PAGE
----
This book contains the Dutch standard translation of two works that are part of the Khuddaka-Nikaya, ‘The Collection of Short Discourses of the Buddha’.
The Khuddaka-Nikaya is traditionally seen as – after the Digha, the Majjhima, the Samyutta and the Anguttara-Nikaya – the last of the five collections (nikayas) of the Sutta-Pitaka: the ‘basket’ (pitaka) of teachings (suttas) attributed to the historical Buddha and his main disciples.
The Sutta-Pitaka is part of the Pali-Canon together with the Vinaya-Pitaka (the ‘basket’ of the monastic rules) and the Abhidhamma-Pitaka (the ‘basket’ with detailed scholastic presentations of doctrinal material). Together they form the body of sacred texts of Theravada Buddhism. The Pali-Canon or Tipitaka (‘three baskets’) contain the oldest extant scriptures of the Buddhist tradition.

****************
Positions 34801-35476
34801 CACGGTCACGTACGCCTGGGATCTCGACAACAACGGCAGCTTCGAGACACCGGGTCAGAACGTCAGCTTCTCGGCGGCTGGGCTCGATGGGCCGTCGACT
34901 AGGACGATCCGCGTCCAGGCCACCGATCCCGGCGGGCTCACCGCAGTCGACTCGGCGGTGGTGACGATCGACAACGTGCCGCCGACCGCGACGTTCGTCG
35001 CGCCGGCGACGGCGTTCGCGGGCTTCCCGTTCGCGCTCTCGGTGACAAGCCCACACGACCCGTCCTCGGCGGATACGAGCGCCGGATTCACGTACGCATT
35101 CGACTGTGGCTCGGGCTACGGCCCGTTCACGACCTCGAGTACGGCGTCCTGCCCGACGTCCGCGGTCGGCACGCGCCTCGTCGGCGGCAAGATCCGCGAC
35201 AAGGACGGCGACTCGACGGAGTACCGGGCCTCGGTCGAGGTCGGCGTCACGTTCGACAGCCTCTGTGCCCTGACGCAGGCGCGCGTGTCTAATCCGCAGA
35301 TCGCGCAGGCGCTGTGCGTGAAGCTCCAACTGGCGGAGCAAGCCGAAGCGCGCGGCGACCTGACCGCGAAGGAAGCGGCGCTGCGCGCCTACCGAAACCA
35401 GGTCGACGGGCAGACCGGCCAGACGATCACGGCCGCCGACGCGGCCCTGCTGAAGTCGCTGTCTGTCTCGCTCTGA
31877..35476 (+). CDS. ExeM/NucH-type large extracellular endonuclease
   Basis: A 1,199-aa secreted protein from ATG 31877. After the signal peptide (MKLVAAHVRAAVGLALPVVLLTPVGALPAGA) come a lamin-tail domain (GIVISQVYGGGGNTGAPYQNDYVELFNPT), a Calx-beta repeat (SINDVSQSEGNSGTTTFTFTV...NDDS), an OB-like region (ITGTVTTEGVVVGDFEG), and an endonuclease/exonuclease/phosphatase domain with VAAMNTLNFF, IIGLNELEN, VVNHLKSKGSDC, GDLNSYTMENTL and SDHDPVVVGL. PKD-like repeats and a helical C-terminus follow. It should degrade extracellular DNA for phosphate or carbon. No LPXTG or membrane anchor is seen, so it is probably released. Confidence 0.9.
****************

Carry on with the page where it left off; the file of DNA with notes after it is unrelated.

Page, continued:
The Khuddaka-Nikaya is a heterogeneous collection of 15 works: Khuddaka-Patha, Dhammapada, Udana, Itivuttaka, Sutta-Nipata, Vimanavatthu, Petavatthu, Theragatha, Therigatha, Jataka Niddesa, Patisambhidamagga, Apadana, Buddhavamsa and Cariyapitaka. Some of these are among the most famous of Buddhist texts.
This book contains the complete translation of the Theragatha and Therigatha (‘Verses of monks and nuns’). This collection is part of the oldest scriptures in the Pali Canon. In this poetic literary work 264 men and 102 women describe their lives in the Buddhist community, their experiences with the meditation-practice, their problems and the way they experienced liberation or enlightenment. The verses are amongst the most personal documents of the entire Canon and appear to have lost none of their actuality, especially in the stories of the women.